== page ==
Montreal Canadiens: Analyzing Martin St. Louis Masterful Coaching Job

Jul 7, 2022; Montreal, Quebec, CANADA; Montreal Canadiens head coach Martin St. Louis. Mandatory Credit: Eric Bolte-USA TODAY Sports
Jul 7, 2022; Montreal, Quebec, CANADA; Montreal Canadiens head coach Martin St. Louis. Mandatory Credit: Eric Bolte-USA TODAY Sports /

Montreal Canadiens head coach Martin St. Louis has systematically set the stage to pursue early season success like a chess master carefully executing an opening.

As compellingly outlined by JD Lagrange, the Canadiens severe week one schedule of four games in six nights stacked the deck against a club that has an especially complex array of injuries, rookies, new signings, and big contracts to integrate and coordinate.

The enormity of the task has forced coach St. Louis to scrupulously prioritize who and what would get attention. The first set of moves played out in game one versus Toronto.

It was crucial the Montreal Canadiens elite scorers – Suzuki, Caufield, and Anderson – got off to as fast a start as possible this season. The last thing needed was to have top offensive players slow out of the gate, which not only hurts the scoreboard but also brings the requisite player frustrations, media scrutiny, and fan disenchantment .

Turned loose in game one with generous ice time and creative freedom vs the Toronto Maple Leafs, all three contributed in style.

Mind you, this strategy was all about offense, not necessarily great hockey, and there have been some notable defensive lapses. But getting that trio of snipers settled and confident was key.

Also, game one needed to be devoid of the nuanced and complicated Jonathon Drouin situation. Guiding him back to a consistent and productive offensive track this season would have to wait, and St Louis made the gutsy call to scratch him for the opener.

More important would be to meld into the Montreal Canadiens those newly signed and for the long term, especially Sean Monahan and Kirby Dach. Each were thus allotted had ample ice time, including some on the powerplay.

Right to plan, both significantly contributed to the win. Dach’s puck-digging skills and Monahan’s finishing touch resulted in a key goal late in the game.

Juraj Slafkovsky, meanwhile, was in, as was highly anticipated by fans and media. But, not all the way in. It was known days prior that he would not be on either powerplay unit.

This seemed a savvy comprise by St. Louis between those expecting Slafkovsky to be on the starting roster and the team’s veterans, who may not have appreciated an eighteen-year-old occupying a powerplay spot right out of the gate.

As for the defense, there was no room for finessing playing minutes in game one or the three since. In an enormous gesture of confidence, rookies Kaiden Guhle, Jordan Harris, and Arber Xhekaj have been thrown in the deep end to sink or swim.

What seems an all-or-nothing gambit is not likely just a leap of faith, we sense St. Louis knew they would embrace this enormous responsibility and rise to the challenge. Their combined plus/minus after four games is zero, a testament to their steady play on a team that began to struggle offensively in games two and three against Detroit and Washington respectively.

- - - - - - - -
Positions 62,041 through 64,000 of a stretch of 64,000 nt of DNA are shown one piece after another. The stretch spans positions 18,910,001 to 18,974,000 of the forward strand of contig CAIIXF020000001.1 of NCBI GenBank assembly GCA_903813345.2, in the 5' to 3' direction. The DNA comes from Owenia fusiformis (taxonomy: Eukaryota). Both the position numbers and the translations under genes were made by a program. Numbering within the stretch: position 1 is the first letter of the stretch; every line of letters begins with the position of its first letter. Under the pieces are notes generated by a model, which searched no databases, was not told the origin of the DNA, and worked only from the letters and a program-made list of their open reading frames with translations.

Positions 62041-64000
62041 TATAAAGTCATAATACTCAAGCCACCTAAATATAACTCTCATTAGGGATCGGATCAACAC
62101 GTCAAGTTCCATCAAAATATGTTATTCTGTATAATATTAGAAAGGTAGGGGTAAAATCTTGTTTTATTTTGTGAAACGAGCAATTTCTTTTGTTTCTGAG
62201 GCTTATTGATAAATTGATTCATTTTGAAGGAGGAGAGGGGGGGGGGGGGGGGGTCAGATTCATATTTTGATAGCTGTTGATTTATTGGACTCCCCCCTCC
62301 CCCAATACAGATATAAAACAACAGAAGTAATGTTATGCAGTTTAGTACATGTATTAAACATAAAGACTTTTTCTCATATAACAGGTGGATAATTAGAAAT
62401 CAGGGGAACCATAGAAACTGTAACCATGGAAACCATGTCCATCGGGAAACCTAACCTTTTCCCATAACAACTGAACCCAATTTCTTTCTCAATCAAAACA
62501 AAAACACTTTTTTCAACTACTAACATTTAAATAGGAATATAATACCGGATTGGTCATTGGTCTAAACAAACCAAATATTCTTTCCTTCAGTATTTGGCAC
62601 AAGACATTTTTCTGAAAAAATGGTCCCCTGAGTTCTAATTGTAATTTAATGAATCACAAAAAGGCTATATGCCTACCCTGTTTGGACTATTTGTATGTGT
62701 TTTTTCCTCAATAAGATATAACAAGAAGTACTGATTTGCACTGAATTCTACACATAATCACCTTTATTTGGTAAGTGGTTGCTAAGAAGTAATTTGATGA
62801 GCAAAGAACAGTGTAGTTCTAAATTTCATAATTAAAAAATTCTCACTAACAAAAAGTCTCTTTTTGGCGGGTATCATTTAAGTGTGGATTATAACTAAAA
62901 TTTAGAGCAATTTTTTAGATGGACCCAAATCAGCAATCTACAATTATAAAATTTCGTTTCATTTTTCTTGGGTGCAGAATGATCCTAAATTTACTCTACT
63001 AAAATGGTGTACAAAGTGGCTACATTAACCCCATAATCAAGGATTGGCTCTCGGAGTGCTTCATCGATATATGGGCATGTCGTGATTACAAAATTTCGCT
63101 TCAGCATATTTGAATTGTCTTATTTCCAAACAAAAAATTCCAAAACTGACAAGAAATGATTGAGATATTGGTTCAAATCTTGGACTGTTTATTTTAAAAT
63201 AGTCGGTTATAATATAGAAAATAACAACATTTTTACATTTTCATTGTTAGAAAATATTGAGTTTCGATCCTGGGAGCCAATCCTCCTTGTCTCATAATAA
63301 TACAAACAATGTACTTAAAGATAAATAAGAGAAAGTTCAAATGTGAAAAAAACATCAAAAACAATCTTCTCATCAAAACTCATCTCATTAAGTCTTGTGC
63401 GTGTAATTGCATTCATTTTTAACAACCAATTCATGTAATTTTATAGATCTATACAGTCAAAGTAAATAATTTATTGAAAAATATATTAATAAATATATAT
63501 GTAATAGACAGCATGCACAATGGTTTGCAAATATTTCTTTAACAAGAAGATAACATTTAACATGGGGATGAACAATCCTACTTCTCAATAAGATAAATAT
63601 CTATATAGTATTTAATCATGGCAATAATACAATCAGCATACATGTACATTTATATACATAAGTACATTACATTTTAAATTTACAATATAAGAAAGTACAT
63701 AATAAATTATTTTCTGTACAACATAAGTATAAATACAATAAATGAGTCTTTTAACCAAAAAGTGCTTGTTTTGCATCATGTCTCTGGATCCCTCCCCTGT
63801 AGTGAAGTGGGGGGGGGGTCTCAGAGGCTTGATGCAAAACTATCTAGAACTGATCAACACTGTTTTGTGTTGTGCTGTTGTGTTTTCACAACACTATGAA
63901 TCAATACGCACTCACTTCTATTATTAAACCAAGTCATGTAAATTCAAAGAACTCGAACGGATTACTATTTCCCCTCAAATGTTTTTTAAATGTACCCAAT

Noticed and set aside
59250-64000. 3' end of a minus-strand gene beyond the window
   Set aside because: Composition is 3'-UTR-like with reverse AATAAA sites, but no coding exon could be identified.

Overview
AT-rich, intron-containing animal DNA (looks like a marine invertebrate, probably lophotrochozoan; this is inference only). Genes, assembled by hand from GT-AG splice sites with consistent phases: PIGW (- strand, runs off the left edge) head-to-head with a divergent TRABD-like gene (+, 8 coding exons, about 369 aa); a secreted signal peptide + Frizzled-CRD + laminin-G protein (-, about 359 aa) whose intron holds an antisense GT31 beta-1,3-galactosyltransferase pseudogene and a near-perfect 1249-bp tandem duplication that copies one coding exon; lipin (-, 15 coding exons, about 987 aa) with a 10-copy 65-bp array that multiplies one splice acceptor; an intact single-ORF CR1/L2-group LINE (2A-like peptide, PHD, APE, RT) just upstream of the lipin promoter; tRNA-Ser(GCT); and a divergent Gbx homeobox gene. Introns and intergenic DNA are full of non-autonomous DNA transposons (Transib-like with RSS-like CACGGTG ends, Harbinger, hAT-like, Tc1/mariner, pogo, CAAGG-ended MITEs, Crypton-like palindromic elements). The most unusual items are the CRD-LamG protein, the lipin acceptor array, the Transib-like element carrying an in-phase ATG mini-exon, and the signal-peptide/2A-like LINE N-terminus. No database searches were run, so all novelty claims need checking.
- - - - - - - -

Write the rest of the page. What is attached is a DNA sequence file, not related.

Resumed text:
Drouin was introduced into the Canadiens line up once the dust settled, and St. Louis turned his attention to the dynamic five-million-dollar-man in games three and four, understanding that dynamic can mean soaring to excellence but also plummeting to mediocrity and worse – so he had to get Drouin in on the offense asap.

Regular shifts plus some powerplay duties merged, in a sense, with the goalie pulled against Pittsburgh in game four and Drouin challenged to work some extra-attacker magic.

In a carefully scripted scheme Drouin was assigned to laser a long cross-ice pass to Caufield, which he executed in sharp surprise to the Penguins, like a stealth bishop’s sudden diagonal across the entire board to capture a key piece.

The stage was set for the Montreal Canadiens to now take the lead, and a precise play toward that end was soon calmly executed.

Situated 4-on-3 in overtime, St. Louis called on Monahan and Dach. Dach, especially, was potentially of concern, for even though his first three games were well played, as Ken MacMillan keenly detailed, a solitary assist was all that showed for a new signing needing to have a breakout season.

Again scripted to a T, Dach directed into the net a perfect pass from Monahan and it was a 3-2 win. Monahan piggybacked on his earlier point from game one, Dach was now established as a key part of the offense, and the Montreal Canadiens improved to 2-2 on the season, a record any fan or analyst has to respect given where the Habs have been.

Admittedly, master tactician for four games is a long way from grandmaster over eighty-two, and there is much improvement needed for St. Louis to attain that status, and plenty of issues still to address.

Overall, the offense is weak, and the powerplay is terrible, only one goal to speak of, that from the aforementioned 4-on-3.

Decisions on Slafkovsky’s role in the near future have been delayed while St. Louis has tended to all the above, but those decisions will need to be made soon.

Perhaps these challenges can be addressed together? Is it time for Slafkovsky to be put on the powerplay? Has St. Louis been waiting to see if his veteran players can it done, knowing that if they can, great, and if they can’t, then he will have more leverage in assigning the young rookie some extra ice time?

Given what we’ve seen so far, I would expect nothing less than such a brilliant plan.

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